I kept almost not liking "Elysium," but ended up being totally won over by it. Whatever that means. The thought I had coming out of the screening was that there are few filmmakers I want to keep making movies more than Neill Blomkamp. In my opinion, reviews harping on the heavy-handed message of the film miss the forest for the trees. Sometimes a point ought to be made heavy-handedly, and after all, sci-fi isn't necessarily the refuge of the subtle. Anyway, I'm a fan. I'll be interested to hear whether or not you are, too, so if you see the film this weekend, cut loose with your thoughts in the comments section and feel free to vote in our poll below. And if there's something else you've seen recently and want to discuss, consider this an open thread to do just that.
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Last week, I wrote about the "Homeland" panel at press tour, and about producers Alex Gansa and Howard Gordon's thoughts looking back on season 2 and ahead to season 3. Today, Showtime released a trailer for the new season (it's the same one critics were shown before that panel), scored to The Cinematic Orchestra's "To Build A House."
It gives you glimpses of what Carrie, Saul, Brody, Dana and others will look like this season, if not the exact context of where they are and what they're doing. If you don't want to know anything, obviously don't watch. The season premiere is on September 29 — aka TV Drama-geddon, a night that will also feature the "Breaking Bad' series finale, the "Masters of Sex" debut, "The Good Wife" premiere, a new "Boardwalk Empire," and more — at 9 p.m. on Showtime.
Some TV shows are rapidly evolving organisms. You come back for a new season to find new characters, a new workplace, maybe even a wildly different tone. That can be exciting — though if done wrong, it can strip away what the audience liked in the first place.
Some TV shows offer you roughly the same thing week after week, season after season. There's a danger in that, too, as stagnation can lead to boredom. But there are certain shows that do what they do so well that evolution seems to be beside the point. One of those is Cinemax's "Strike Back," which begins a new season tonight at 10, doing the same things it usually does(*), but with such a high level of execution and glee that I care not a whit about the formulaic nature of it all. A show that kicks this much ass doesn't especially need to stretch.
Showtime unveils "Homeland's" Season 3 trailer
Watch the official trailer featuring brand-new footage.
A "Glee" musical is in the works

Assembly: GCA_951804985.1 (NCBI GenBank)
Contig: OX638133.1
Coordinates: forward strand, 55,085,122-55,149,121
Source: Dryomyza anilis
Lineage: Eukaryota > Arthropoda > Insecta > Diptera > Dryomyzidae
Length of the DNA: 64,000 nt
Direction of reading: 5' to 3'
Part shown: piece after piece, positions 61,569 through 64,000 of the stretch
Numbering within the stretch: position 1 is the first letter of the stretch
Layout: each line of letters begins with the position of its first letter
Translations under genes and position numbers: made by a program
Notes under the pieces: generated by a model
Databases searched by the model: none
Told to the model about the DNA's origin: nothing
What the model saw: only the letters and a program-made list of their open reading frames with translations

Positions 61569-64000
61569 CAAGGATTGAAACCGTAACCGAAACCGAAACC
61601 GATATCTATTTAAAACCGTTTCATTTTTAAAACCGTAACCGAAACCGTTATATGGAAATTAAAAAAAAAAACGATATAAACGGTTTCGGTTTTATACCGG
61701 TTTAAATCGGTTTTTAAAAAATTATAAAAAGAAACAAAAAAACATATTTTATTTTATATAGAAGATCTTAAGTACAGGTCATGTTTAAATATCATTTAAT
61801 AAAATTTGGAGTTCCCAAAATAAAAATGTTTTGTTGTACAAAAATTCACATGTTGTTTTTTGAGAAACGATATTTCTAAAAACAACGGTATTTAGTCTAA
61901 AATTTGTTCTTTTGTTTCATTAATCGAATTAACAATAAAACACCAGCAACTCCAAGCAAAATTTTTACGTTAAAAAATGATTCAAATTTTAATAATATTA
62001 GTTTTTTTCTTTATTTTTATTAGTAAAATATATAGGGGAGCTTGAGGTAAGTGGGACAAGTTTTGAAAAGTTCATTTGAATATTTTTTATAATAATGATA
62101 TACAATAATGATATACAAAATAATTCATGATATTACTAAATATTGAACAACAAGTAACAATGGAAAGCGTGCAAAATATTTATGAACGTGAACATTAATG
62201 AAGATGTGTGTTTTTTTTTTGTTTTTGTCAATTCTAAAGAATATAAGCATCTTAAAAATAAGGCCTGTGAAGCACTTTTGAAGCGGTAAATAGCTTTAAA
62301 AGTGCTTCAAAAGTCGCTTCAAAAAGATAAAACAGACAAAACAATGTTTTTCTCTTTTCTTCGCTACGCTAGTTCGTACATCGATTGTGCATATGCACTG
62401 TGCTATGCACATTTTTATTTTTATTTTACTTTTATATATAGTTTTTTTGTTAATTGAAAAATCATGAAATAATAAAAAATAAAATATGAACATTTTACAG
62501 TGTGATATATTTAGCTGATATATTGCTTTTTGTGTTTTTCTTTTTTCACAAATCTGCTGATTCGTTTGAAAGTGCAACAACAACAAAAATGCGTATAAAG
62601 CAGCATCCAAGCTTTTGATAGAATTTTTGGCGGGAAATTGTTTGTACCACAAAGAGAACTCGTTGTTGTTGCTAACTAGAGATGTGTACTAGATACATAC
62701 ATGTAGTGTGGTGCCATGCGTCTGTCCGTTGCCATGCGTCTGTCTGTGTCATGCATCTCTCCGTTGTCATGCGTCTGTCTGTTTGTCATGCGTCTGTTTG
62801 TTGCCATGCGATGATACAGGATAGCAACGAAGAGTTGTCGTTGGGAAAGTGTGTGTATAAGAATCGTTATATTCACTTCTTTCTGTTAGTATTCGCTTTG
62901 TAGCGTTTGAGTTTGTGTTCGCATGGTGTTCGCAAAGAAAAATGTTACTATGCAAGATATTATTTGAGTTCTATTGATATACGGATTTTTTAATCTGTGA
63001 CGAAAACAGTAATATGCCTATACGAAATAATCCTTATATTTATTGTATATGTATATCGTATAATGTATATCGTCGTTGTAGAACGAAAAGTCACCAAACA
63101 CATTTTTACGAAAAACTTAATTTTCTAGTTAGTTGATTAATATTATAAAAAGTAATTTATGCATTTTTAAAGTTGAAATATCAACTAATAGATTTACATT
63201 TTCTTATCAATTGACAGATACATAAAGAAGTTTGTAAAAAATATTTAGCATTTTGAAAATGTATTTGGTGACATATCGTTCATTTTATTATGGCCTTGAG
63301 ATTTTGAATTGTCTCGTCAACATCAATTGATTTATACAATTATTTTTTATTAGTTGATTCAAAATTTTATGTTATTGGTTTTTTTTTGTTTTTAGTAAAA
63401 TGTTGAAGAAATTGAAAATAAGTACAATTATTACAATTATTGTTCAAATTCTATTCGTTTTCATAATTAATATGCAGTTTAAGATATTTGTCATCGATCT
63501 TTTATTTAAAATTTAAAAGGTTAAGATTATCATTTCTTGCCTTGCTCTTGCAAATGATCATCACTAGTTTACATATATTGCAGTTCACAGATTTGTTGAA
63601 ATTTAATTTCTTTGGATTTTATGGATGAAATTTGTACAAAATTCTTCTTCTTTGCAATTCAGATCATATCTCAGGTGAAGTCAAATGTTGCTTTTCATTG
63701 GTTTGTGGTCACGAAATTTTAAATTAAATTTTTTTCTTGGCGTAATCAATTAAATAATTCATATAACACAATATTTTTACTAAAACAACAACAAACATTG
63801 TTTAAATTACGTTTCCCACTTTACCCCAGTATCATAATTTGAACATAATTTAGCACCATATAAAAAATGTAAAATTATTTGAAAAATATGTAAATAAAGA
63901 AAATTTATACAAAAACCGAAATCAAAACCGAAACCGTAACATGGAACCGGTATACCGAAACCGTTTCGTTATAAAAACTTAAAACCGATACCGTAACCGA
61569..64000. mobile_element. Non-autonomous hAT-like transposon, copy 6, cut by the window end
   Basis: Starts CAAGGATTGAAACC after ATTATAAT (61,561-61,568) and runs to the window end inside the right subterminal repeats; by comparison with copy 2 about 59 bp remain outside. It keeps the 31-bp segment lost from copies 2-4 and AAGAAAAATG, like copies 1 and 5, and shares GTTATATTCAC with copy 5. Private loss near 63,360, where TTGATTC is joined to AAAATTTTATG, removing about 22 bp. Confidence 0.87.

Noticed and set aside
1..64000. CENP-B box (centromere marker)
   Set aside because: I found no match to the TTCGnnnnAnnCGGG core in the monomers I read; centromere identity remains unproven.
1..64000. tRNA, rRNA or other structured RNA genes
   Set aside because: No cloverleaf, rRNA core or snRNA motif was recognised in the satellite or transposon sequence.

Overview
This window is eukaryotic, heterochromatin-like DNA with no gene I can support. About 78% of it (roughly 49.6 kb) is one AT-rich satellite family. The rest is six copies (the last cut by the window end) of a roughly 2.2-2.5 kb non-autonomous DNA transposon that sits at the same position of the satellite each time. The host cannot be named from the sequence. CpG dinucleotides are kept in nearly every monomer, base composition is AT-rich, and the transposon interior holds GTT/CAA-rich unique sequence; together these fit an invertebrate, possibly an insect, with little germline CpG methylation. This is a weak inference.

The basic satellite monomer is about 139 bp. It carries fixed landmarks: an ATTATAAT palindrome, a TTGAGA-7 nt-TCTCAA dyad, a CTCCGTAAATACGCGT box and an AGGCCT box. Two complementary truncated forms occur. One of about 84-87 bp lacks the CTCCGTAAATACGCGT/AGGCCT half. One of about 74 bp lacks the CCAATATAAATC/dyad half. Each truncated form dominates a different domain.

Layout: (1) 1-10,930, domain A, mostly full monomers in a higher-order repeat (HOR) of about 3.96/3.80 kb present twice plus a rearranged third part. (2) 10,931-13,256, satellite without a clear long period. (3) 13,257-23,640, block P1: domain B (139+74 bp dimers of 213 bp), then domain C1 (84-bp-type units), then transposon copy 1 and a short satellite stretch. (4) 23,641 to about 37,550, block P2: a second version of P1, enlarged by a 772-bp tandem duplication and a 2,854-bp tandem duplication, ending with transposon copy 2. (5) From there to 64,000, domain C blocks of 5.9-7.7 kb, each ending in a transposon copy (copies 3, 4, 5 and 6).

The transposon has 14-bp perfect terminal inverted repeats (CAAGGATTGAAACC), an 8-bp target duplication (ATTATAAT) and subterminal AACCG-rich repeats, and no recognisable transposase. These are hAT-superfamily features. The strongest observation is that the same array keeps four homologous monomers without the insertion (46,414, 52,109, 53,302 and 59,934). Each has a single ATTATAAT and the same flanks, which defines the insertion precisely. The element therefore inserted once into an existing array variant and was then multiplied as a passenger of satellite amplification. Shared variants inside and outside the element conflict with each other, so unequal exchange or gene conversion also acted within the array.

The Fox series is set to become a live stage musical.
Joy Behar says goodbye to "The View"
It was a star-studded one-hour pre-taped tribute today, with Regis Philbin, Tony Bennett, Joan Rivers, Meredith Vieira and an F-bomb.
Michael C. Hall, coming off "Six Feet Under," almost rejected "Dexter"
As he explains on next week's episode of "The Writer's Room," "My initial general response to the idea of It was aversion. I didn't want to make another open-ended commitment to a character surrounded by dead bodies."
Watch the alternate ending for "The Hills"
In which Brody says goodbye.
Katherine Heigl consulted on her CIA drama project with CIA officials
Heigl is also producing the proposed drama with her mother who also is her manager. The project, however, isn't being shopped to ABC.
Bob Odenkirk judges crappy local lawyer ads
Watch him use his "Breaking Bad" Saul Goodman expertise.
Last night's episode of "Project Runway" had a great deal going for it, didn't it? Jesse Tyler Ferguson! Bow ties! A trip to Mood! Some exceptional designs (Cam's and Bradon's come to mind) walked the runway! Alas, all of that was overshadowed by Sandro. Sandro, who'd seemed like a somewhat eccentric, mostly tasteless addition to the show (remember when he sent that model down the runway with her vajayjay showing? Oh, how we laughed!), proved himself to be less quirky fun than entirely unhinged.
Of course, this was reality TV gold, so the episode started with his meltdown, then returned to it at the end of the show so we could hear every bleep and, whenever possible, read lips to fill in the gaps. F word! S word! C word! Something Russian! Whoot!
Jimmy Fallon reveals his daughter was born via surrogate
Fallon tells "Today" how he and his wife kept the news secret from everybody.
Switzerland apologizes to Oprah after accusing a Zurich shop of discriminating against her
Oprah says she was stunned when a posh Zurich store refused to show her a $38,000 bag.
Owner of Walter White's "Breaking Bad" home has seen a lot of tourists recently
"Last month we had 404 cars here that I saw," says Fran, who's owned the Albuquerque home since 1973. "We've met people from all over the world and it's been amazing." PLUS: Listen to Vince Gilligan chat with Jeff Garlin for more than 90 minutes, and Funny or Die does "Breaking Badge" with Girl Scouts.
Keith Olbermann returns to "SportsCenter" after 16 years
Watch his appearance, from New York.
Jon Voight is frustrated that "Ray Donovan" is blacked out on his cable system
Voight is a Time Warner customer.
Why is "Sharknado's" sequel title so lame?
Was Syfy trying to be funny with "Sharknado 2: The Next One"?
Watch CNN's Jake Tapper on "All My Children"
How did the former White House correspondent end up acting on a soap?
"Doctor Who's" Peter Capaldi announcement was watched by 1.5 million on 3 continents
BBC America attracted 895,000 viewers.
Matt Damon opts not to rescue a trapped Stephen Colbert